Discussion Starter · #7 ·
For starters we do not know what the tap water has in it.
Second: test kits
Third: fish loads and feeding

I had great growth and everyone else wondered why till we tested the water and also asked the local water dept about the PO4. Many Dutch tanks in the 1970's had high NO3 and PO4 and added traces with K+ and suggested large water changes(why was that?).

So if there's both NO3 and PO4, and a fish load and some in the substrate, then we can figure out where the nutrients come from.

I'll tell everyone this: NPK does not magically appear and plants do not grow without a source nutrient. In order for any 2 box model to work, there is an export and an import of nutrients.

You cannot keep removing gobs of plants without also adding nutrients from some source. The substrate will last only so long, even rich substrates used for raising ornamental plants are repotted every 3-6 months. If you want to replant/repot your substrate every year or so, feel free, I have no problem adding KNO3 from above.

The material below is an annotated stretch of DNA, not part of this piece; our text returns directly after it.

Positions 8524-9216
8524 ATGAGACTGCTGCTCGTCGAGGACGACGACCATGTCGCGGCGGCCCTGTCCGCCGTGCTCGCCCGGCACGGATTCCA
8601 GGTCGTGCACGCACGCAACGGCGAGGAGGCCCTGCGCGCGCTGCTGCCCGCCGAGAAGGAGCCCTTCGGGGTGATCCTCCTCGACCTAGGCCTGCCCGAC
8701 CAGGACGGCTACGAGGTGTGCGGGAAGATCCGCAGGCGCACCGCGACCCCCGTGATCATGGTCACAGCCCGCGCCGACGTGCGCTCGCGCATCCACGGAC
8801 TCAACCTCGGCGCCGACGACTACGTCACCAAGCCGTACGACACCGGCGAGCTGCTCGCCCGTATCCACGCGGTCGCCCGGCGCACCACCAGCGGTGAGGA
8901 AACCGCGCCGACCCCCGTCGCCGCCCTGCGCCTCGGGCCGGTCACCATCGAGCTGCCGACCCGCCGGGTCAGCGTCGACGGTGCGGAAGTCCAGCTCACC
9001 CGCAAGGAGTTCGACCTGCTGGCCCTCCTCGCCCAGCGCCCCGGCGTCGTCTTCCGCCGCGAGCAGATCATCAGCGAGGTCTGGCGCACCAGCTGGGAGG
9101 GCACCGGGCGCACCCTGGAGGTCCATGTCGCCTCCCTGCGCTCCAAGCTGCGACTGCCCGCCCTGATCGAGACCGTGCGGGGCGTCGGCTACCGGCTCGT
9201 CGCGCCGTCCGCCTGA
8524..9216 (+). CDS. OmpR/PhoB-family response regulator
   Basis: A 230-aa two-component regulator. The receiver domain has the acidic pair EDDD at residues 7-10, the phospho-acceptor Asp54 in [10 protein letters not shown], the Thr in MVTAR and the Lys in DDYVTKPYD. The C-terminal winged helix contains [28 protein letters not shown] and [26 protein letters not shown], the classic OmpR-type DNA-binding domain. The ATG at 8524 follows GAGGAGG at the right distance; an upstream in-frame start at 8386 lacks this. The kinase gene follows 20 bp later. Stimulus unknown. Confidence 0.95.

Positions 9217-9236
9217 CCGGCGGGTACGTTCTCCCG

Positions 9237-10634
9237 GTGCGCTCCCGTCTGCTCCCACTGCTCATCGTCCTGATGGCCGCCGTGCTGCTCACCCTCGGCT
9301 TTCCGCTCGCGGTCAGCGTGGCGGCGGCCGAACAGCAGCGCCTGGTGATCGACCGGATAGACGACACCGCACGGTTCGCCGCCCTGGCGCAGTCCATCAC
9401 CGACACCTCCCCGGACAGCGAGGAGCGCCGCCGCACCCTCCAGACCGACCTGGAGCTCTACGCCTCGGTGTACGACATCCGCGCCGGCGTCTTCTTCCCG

Think about how much pure KNO3 you might add for a tank, say a 20 gal, over the course of a year and add that up and see if the amount of EWC's are more or less.

3 per week X 1.67 grams X 52 weeks = close to 260 grams, about 1/2 pound of pure KNO3 or about 1/2 a bottle of stump remover on the bottom of a 20 gal tank.

Why would that not be any better than EWC? Because you cannot get KNO3 there in many countries.........Got to make do with what you got.

You could use soil with the same results I'd argue or any manure.
There's nothing special about EWC really.

The organic consitutents are going to be remineralized to NO3, PO4, K+ anyway before the plants will use them and having it in the substrate is not going to prevent algae.

Slower release of these means it will be tougher to measure at low levels when you have hungry plants, so the test kits are especially suspect when measuring such a low level nutrient, as you also need a standard to compare the test method against.